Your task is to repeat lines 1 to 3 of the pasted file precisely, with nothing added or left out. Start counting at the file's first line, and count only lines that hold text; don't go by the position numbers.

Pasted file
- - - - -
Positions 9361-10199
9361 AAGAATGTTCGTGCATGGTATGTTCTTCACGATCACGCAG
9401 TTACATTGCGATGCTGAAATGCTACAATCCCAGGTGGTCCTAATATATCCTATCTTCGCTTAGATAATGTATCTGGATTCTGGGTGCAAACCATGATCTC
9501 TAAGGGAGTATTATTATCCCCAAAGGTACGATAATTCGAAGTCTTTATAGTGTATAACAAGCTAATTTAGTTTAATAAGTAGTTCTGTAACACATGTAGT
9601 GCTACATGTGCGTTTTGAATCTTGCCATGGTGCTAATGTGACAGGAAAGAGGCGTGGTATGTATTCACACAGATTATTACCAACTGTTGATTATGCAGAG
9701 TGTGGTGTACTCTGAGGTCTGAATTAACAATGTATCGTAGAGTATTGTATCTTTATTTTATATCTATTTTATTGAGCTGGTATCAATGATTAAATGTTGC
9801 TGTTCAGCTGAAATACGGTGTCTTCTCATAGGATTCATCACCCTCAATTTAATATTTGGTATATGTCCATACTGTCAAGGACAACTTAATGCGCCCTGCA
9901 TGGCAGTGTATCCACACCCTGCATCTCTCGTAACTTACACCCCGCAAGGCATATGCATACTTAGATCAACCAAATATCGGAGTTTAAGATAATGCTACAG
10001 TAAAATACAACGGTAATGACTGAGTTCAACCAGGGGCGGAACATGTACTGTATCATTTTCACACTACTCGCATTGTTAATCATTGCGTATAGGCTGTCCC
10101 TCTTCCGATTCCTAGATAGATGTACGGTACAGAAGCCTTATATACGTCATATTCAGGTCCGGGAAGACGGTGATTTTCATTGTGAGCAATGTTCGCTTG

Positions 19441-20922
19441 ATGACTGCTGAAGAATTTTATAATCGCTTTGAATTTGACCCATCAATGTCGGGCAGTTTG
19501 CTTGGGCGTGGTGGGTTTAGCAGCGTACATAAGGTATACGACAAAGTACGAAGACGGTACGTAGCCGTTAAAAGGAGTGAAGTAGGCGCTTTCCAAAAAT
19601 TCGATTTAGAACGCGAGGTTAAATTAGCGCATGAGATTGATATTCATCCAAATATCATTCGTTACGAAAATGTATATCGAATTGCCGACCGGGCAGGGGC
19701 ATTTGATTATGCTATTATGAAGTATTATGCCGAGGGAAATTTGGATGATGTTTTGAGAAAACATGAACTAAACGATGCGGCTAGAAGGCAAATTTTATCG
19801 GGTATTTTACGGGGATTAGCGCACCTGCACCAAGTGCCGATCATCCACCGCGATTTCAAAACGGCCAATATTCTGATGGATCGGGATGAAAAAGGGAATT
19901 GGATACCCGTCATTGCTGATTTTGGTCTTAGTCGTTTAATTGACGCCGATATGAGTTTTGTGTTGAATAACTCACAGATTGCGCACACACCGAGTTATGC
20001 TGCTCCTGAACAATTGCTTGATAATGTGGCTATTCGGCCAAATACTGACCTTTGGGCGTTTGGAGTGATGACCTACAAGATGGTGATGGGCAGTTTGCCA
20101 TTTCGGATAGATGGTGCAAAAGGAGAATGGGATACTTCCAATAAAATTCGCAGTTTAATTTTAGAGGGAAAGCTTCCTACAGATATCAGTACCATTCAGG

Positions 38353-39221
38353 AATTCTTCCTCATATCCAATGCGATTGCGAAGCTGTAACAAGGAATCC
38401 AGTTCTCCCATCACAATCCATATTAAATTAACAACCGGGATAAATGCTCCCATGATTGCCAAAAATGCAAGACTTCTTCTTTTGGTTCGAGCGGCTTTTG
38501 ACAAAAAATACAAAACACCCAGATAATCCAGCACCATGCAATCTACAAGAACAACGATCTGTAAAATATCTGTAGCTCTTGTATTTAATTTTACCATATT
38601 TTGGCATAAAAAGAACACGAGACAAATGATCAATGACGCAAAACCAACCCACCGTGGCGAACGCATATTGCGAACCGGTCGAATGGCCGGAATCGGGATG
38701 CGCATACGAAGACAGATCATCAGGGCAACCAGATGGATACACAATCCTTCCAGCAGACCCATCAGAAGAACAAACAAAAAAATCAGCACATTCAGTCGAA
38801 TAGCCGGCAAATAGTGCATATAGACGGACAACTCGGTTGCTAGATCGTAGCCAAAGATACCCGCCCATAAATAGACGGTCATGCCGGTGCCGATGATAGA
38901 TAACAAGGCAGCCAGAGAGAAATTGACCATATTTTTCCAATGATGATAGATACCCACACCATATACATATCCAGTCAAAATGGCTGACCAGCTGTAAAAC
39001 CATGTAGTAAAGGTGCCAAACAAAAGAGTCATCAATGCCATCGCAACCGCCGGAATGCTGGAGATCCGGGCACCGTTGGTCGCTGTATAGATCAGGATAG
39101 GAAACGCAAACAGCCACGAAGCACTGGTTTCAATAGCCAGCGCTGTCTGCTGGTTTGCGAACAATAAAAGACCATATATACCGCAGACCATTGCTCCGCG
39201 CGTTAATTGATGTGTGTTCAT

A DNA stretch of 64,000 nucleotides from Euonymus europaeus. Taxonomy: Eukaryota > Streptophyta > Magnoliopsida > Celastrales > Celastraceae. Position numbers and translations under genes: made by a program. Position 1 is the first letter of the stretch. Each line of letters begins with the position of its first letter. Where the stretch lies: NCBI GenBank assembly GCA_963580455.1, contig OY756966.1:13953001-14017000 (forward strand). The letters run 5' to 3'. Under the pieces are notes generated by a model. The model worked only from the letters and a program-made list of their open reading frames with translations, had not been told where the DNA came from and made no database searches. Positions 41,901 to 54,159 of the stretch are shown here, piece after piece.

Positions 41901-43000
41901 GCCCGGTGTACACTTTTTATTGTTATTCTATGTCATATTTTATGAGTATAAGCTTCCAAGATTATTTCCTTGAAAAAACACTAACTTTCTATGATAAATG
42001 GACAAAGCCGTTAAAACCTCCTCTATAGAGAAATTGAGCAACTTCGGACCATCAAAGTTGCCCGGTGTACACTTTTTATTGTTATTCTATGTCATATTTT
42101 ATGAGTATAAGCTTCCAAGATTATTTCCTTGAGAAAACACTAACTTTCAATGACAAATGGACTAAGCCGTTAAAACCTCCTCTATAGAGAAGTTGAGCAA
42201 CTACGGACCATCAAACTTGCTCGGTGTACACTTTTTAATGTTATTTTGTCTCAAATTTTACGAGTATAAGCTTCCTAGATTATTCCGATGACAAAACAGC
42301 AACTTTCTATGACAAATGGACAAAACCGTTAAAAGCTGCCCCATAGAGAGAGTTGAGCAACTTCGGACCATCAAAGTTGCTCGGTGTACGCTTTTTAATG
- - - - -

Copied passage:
Positions 9361-10199
9361 AAGAATGTTCGTGCATGGTATGTTCTTCACGATCACGCAG
9401 TTACATTGCGATGCTGAAATGCTACAATCCCAGGTGGTCCTAATATATCCTATCTTCGCTTAGATAATGTATCTGGATTCTGGGTGCAAACCATGATCTC